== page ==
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Employment Regulation Post-Pandemic: is current regulation still fit for purpose?

Time: 2.00pm - 6.00pm
Venue: National Liberal Club, 1 Whitehall Pl, London, England
Price: £25

Employment Regulation Post-Pandemic: is current regulation still fit for purpose?

Please note ticket sales will close on 1st July and spaces are limited due to social distancing.

The last year has been traumatic for work and employment relations. COVID-19 intensified precarious work and magnified existing inequalities, but also highlighted the critical role of health and safety law at work. The proliferation of homeworking and teleworking combined with the ubiquitous presence of algorithmic technology resulted in intensification of work practices and distancing of decision-making from the physical workplace. The post-1945 settlement of full employment and the ‘rights-driven welfare state' has been increasingly exposed as threadbare. More radical regulatory options need to be explored if we are to achieve a ‘decent' or ‘fairer' work agenda. 

This Symposium aims to explore the nature of employment regulation, especially its priorities, methods and enforcement. The research data indicates that many work-related problems such as the gender pay gap, insecure work, and occupational accidents and diseases appear stubbornly resistant to legal interventions.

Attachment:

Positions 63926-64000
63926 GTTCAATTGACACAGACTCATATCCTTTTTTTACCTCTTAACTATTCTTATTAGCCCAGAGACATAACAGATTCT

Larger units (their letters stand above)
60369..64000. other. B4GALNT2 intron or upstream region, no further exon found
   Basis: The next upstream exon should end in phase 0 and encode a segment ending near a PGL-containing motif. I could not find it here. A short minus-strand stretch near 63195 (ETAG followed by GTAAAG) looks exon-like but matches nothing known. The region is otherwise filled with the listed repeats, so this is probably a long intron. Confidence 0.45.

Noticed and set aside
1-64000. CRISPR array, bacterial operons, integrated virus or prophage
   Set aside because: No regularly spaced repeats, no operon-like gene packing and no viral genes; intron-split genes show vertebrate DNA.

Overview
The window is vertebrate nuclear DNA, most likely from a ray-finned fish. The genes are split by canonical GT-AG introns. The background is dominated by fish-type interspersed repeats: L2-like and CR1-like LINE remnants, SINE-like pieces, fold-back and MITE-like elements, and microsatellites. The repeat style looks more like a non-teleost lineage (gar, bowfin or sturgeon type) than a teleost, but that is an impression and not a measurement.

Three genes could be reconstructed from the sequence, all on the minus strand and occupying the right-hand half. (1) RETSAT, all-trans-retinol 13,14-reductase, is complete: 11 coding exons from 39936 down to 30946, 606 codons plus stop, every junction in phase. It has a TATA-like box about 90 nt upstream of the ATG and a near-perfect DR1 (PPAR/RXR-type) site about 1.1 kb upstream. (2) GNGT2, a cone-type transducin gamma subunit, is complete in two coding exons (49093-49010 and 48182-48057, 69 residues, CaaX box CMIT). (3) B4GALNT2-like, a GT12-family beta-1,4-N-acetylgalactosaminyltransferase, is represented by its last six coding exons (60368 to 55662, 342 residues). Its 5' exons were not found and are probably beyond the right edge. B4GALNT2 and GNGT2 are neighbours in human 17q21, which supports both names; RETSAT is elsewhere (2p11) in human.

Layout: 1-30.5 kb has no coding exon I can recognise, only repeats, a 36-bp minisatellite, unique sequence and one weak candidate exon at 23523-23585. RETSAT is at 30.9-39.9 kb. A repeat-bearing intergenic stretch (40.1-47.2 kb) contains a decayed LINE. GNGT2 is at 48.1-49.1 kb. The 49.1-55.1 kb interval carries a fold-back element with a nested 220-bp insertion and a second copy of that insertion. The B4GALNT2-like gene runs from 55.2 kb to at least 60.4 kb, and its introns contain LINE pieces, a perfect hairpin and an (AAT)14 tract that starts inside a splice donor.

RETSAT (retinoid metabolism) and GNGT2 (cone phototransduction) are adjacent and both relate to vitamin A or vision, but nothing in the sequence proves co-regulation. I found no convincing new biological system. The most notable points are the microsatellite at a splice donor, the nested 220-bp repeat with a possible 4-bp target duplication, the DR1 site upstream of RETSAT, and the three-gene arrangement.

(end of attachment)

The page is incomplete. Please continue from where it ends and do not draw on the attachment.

We will examine the reasons for current failure and assess scenarios for the future of work by exposing underlying problems and assessing future opportunities. What is the role and nature of regulation in the employment context? What do we know about the effectiveness of current frameworks? What is the role of contract, tort and ‘hard' and ‘soft' legislation? Why did the gang-masters, agency workers and temporary workers legislation fail? Why has the HSE so sadly failed to enforce health and safety in a deadly pandemic? Are there better ways to regulate the world of work? Would a human- rights approach be more effective? Can the criminal law provide a more robust strategy? How critical is it that international regulation works? And has ‘non-litigious' enforcement such as ‘naming and shaming' proved more effective?  The conference aims to debate the policy options and set out a coherent platform for the future of work post-pandemic.

Symposium Chair
Sir Patrick Elias, former Appeal Court Judge, England and Wales

Symposium Organisers
Professor Patricia Leighton, Employment Law Exchange
Professor Michael Wynn, Kingston University


  • What is employment regulation?
  • What do we know about effectiveness of employment regulation?
  • Are there better ways to improve work standards?
  • Reflections and debate
  • Drinks reception

Booking is essential to attend this event.

For further information about this event:

Contact: Professor Michael Wynn


Directions to National Liberal Club, 1 Whitehall Pl, London, England: